Email for Promo Code Signups – These signups are often the most fickle because the motivation for signing up is strictly a financial incentive for the end user

Checkout Opt-In – Web consumers at this point implicitly expect that they’ll be added to a marketing email list after they purchase and in our experience, even when checkout funnels have clear opt outs, if a brand has a strong enough value proposition people will often consent.

The first mistake outside of a basic post order flow is that many companies send the same exact emails to each list instead of meeting consumers where they are and designing campaigns around them.

What Do They Want in the Relationship?

Referring back to these core groups, we need to understand what they would be looking to get out of subscribing and staying engaged.

Newsletter signups will definitely need nurturing in addition to product announcements, use cases and upgrades to feel confident they are making the right decision when they’re ready to buy

Promo code subscribers will likely respond well to offers, closeouts and deals and aren’t going to want to click on emails detailing minor edits and holiday announcements.

Checkout opt-in subscribers will want post purchase nurturing of how-to guides, enhancements and with the right mix of both can easily be upsold both for deals/promo and new releases.

Flow Design

Each intent should have it’s own flow with very few emails being sent to subscribers on all three lists.

Pre-Purchase Subscribers

  • Nurture Flows
  • Use Cases
  • News/Enhancements/Launches

Enhancements / Launches

  • Promo Subscribers
  • Deals and discounts
  • Value Add

Checkout Subscribers

  • Next Steps
  • Use Cases
  • Pertinent Updates
  • Enhancements/Launches

This is just a 101 level article. For ways to really dive deep into email, follow this space.

Categories
Analytics

My Favorite Changes in Google Analytics 4

Photo credit: The detail oriented Hakon Grimstad

Google Analytics 4 provides businesses with a fresh interface and new metrics with which to view their performance.  It’s a major change that’s been years in the making and we’re highlighting some of the new enhancements in GA4 that solve common reporting problems and provide additional insights to marketers.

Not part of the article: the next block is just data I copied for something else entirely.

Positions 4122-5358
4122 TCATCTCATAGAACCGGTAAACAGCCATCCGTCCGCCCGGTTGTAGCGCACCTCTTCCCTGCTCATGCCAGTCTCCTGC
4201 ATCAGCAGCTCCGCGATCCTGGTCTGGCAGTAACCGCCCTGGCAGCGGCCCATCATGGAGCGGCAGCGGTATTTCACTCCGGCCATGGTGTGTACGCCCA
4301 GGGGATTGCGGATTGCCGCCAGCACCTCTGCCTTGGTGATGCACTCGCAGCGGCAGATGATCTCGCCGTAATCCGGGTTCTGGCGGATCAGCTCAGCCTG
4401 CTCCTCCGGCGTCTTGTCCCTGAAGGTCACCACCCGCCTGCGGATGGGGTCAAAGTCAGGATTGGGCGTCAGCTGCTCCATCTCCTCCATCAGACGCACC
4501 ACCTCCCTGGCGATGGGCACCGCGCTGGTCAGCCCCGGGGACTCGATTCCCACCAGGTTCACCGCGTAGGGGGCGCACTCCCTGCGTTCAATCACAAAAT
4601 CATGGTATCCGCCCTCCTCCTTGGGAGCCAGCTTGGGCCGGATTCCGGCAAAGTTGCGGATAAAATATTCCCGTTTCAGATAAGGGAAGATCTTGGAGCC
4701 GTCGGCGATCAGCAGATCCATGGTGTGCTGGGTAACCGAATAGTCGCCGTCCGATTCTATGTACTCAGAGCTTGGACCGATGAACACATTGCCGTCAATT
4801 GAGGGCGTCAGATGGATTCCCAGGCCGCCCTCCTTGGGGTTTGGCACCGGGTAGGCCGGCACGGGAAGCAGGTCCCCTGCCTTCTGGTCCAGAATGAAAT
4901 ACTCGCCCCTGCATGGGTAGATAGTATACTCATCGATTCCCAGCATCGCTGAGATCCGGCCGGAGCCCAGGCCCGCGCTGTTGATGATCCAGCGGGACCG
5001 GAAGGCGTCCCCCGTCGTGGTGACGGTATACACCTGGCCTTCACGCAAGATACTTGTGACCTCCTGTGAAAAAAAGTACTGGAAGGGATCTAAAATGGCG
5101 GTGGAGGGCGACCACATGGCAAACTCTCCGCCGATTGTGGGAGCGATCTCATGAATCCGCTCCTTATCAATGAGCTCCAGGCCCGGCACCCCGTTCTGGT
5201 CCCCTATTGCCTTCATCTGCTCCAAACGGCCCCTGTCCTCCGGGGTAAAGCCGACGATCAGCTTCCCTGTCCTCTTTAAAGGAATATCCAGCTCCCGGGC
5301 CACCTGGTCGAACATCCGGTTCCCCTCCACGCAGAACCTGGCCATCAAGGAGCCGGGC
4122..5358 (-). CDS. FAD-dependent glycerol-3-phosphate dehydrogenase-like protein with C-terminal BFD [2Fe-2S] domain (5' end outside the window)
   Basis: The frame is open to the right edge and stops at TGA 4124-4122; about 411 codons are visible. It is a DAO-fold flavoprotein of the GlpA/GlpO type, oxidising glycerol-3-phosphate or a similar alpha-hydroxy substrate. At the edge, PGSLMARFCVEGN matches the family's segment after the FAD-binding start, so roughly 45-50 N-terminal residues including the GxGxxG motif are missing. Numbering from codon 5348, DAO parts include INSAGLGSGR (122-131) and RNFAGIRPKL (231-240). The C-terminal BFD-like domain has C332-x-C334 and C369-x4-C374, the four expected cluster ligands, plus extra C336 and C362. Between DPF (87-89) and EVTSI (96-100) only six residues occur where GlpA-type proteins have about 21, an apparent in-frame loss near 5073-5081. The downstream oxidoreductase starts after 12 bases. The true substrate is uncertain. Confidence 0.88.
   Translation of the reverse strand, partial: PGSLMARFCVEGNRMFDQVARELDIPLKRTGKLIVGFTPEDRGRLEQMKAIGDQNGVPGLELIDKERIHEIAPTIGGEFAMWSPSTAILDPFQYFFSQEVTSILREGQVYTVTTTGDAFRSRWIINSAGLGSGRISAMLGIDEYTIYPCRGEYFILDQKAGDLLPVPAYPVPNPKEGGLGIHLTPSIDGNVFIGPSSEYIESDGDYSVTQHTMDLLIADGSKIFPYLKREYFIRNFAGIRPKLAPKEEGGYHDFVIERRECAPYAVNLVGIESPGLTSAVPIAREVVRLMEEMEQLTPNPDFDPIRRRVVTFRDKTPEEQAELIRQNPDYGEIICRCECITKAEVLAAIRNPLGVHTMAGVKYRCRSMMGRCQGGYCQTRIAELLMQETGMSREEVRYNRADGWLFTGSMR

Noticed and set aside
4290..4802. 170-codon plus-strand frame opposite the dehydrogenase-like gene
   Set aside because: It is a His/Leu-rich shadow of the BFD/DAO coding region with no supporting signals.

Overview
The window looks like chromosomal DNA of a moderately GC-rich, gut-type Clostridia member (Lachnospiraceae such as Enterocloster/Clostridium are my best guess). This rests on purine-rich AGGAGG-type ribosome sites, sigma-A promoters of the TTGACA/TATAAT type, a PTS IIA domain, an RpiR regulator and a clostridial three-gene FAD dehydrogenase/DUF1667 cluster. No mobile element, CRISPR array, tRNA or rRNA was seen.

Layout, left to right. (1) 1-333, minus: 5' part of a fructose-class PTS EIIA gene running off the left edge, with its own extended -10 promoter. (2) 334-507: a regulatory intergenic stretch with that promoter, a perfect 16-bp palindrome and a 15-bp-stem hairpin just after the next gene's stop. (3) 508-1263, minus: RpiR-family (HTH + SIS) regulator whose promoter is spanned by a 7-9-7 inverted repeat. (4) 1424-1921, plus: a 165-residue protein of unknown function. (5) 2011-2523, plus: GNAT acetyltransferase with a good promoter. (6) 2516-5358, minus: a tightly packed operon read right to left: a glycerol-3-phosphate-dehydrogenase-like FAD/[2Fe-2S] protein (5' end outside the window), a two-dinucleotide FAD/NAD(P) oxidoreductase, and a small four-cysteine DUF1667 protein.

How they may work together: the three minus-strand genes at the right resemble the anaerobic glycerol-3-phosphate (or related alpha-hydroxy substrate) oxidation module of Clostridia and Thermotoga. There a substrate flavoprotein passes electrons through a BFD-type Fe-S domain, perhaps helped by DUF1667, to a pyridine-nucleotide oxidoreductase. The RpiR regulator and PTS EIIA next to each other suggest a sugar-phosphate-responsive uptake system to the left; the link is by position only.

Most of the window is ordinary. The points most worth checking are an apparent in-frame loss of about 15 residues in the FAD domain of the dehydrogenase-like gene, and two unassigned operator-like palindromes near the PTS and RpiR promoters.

The End of Bounce Rates

Bounce rate has been a core KPI for many businesses but the metric and thinking behind it was long overdue for change. The classical definition of bounce rate is how many people landed on your site but didn’t advance to another page.

It was supposed to be a barometer for both traffic and landing page quality but often reporting around it had to be filled with caveats because a high bounce rate does not always mean a poor performing page. If someone lands on your site and clicks to call or successfully fills out a form that doesn’t take them to a confirmation page, in both instances the bounce rate would be 100% even though you had conversions in each example.

Because of this brands began to use it as a directional metric that when layered with conversion rate by page was a better metric set. In GA4, bounce rate is replaced with engagement rate which takes into account actions on page and provides a measure of true engagement not based on page progression.

Events by Default

In the old version of Google Analytics, if you wanted to track events (button clicks, video plays, tab clicks) you had to add special code to the site that would fire whenever a user took an action. For sites with content areas that varied significantly between pages, implementing full event tracking was a nightmare for marketing and development teams.

The new GA4 can automatically track and standardize events eliminating the arduous work of setup under Universal Analytics. Marketers can still append custom parameters to each one if they need additional context but the days of page by page div implementation is now over.

Native Cross Domain Tracking

Another obstacle for marketers involved measuring ROI among campaigns that could include multiple domains. For instance if a client has their own careers site as well as a careers page on their main corporate site … measuring an ad click to one that resulted in a conversion on the other was difficult to implement and track.